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  HOME | Society (Click here for more)

Japanese Emperor, a State Symbol with Scant Political Power

TOKYO – The figure of the Japanese emperor has evolved over centuries, from historical divine origins to the more recent stature of a symbolic head representing state unity but with barely any political power.

When the government of Japan recently decided on a new name for the era that will begin on May 1 with the ascension of Naruhito to the Chrysanthemum Throne, he had neither voice not vote in the matter, and was only a silent spectator.

The crown prince was informed by a representative of the government that the official name of his era – that would last as long as he occupied the throne – would be “Reiwa” (commanding peace).

According to the Japanese Constitution, promulgated on Nov. 3, 1946, the emperor is only a symbol of the state and the unity of the people, but does not have any executive powers.

This Constitution was drafted after Japan’s defeat in the Second World War and chalked out a new role for the emperor, whose role and existence historically was derived from divine inspiration, something that has lost relevance in this day and age.

As in other constitutional frameworks, in Japan the emperor officially appoints the prime minister as per the decision of the Parliament or the Diet, designates the Chief Justice decided on by the government, and puts his assent to laws and orders issued by the authorities.

Moreover, the Imperial Household Agency, in charge of the imperial agenda and activity, is a government body, although its loyalty lies in the service of the emperor.

Makoto Inoue, who has been covering the imperial agenda for the Nikkei newspaper for some 15 years, maintains that according to the Constitution, the Japanese emperor is a symbol, but that current emperor, Akihito, has transformed the symbol into a human being.

Akihito has not wanted to be treated as a god or a robot, but to be closer to the people, said Inoue during a recent chat in the Foreign Press Center of Japan.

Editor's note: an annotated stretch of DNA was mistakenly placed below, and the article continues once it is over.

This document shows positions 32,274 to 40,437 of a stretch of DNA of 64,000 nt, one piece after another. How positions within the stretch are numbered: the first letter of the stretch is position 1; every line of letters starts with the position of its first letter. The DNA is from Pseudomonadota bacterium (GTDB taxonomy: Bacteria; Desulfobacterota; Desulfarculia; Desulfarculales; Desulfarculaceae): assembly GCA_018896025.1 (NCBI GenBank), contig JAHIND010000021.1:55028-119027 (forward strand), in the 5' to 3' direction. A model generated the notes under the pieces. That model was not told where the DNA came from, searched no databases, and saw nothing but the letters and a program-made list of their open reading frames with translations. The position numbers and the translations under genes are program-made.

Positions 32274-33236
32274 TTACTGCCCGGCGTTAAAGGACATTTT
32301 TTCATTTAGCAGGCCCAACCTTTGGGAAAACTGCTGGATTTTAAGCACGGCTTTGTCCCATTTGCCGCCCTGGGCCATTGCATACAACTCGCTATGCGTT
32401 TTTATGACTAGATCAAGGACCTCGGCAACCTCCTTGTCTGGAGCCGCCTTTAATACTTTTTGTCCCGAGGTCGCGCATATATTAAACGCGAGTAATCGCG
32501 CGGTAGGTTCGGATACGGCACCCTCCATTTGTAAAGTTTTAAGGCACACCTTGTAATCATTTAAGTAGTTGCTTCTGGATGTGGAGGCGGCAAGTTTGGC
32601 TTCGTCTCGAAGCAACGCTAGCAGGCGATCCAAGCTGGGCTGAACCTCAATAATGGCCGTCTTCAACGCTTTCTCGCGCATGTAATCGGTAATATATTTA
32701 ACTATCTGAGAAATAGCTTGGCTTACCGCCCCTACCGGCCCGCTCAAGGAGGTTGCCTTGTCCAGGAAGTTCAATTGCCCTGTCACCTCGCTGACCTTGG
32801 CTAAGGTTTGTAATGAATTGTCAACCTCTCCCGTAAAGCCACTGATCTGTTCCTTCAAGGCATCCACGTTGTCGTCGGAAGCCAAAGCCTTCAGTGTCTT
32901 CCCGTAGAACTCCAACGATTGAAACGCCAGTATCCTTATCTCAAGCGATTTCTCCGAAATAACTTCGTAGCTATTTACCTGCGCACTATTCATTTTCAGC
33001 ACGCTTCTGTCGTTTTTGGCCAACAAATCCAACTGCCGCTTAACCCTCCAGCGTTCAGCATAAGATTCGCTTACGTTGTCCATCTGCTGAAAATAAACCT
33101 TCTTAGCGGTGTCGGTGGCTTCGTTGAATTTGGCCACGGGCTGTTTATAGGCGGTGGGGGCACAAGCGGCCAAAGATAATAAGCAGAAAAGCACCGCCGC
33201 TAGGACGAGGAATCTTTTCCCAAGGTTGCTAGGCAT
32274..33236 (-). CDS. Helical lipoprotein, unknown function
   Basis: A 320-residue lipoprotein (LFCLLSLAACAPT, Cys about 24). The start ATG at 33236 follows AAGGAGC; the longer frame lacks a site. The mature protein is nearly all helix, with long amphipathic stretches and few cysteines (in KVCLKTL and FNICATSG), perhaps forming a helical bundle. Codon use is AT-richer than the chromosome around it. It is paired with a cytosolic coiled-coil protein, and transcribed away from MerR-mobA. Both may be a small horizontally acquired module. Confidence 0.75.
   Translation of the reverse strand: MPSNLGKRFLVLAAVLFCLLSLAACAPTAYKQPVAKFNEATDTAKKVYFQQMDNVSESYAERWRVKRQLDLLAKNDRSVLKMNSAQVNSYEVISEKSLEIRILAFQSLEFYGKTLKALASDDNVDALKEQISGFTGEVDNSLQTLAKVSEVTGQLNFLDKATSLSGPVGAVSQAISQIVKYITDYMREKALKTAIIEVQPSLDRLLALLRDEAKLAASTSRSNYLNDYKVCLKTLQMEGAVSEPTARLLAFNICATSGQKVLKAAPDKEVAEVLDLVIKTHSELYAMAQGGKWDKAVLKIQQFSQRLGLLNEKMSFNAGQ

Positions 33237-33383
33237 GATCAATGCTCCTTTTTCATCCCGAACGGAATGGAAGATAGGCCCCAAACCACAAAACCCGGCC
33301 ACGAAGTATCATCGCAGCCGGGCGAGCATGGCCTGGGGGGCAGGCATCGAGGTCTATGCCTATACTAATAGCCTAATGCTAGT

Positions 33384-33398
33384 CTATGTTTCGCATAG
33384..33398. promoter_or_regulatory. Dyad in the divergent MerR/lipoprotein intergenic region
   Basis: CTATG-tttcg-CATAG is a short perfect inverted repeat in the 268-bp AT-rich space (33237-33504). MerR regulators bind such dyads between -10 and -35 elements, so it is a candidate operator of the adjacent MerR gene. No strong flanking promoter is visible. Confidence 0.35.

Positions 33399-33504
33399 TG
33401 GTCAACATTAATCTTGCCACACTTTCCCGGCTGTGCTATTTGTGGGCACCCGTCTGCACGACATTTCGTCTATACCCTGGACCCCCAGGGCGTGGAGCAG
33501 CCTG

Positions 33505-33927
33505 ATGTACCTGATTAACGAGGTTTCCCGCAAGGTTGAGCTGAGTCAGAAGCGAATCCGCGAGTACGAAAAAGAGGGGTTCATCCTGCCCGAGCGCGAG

Another veteran reporter knowledgeable about imperial intricacies, who requested not to be named, told EFE that the role of the Japanese emperor is similar to the system of constitutional monarchy existing in the United Kingdom, and Akihito’s conduct has been largely influenced by the royal families of other nations, especially those in Europe.

However, he underlined that while the Japanese emperor does not enjoy immunity, it is understood that he cannot be criminally and civilly tried in court. This is because, among other reasons, his own fundamental rights are limited by the Constitution.

Akihito, the first Japanese emperor to abdicate in more than 200 years, will leave his son, Naruhito, the throne with a widespread popular acceptance.

According to a survey released in March by Mainichi newspaper, 87 percent of the Japanese consider Akihito has fulfilled his role as a symbol of the state, which is much higher than the popularity enjoyed by his recent predecessors.

Although the Japanese emperor does not have political functions, Akihito has sought to fulfill the limited role he has enjoyed in this respect.

His functions include inaugurating the parliamentary term, and Akihito has almost always fulfilled it since he was enthroned on February 1989. The only time he failed to do it was in 2003 when he was hospitalized for a prostate operation.

On the most recent occasion, Akihito’s brief speech only highlighted his firm hope that the Diet would fully comply with its functions.

The monarchy’s relationship with the government has not been devoid of frictions.

Experts recall that in 2013 Akihito declined an invitation of the government to take part in an official ceremony to commemorate the day Japan regained its sovereignty after US occupation, in 1952.

Initially, the emperor refused to attend because he considered that the Okinawa archipelago, in the extreme south of the country, was only recovered in its entirety in 1962, however, he finally attended due to pressure from the Imperial Household Agency.

In fact, Akihito, 85, did not formally announce in 2016 his decision to abdicate, simply because the Constitution limits his political functions to the minimum, and thus the Imperial Household law did not provide for this possibility.

Akihito expressed it in simple words: “When I consider that my fitness level is gradually declining, I am worried that it may become difficult for me to carry out my duties as the symbol of the State with my whole being as I have done until now.”
 

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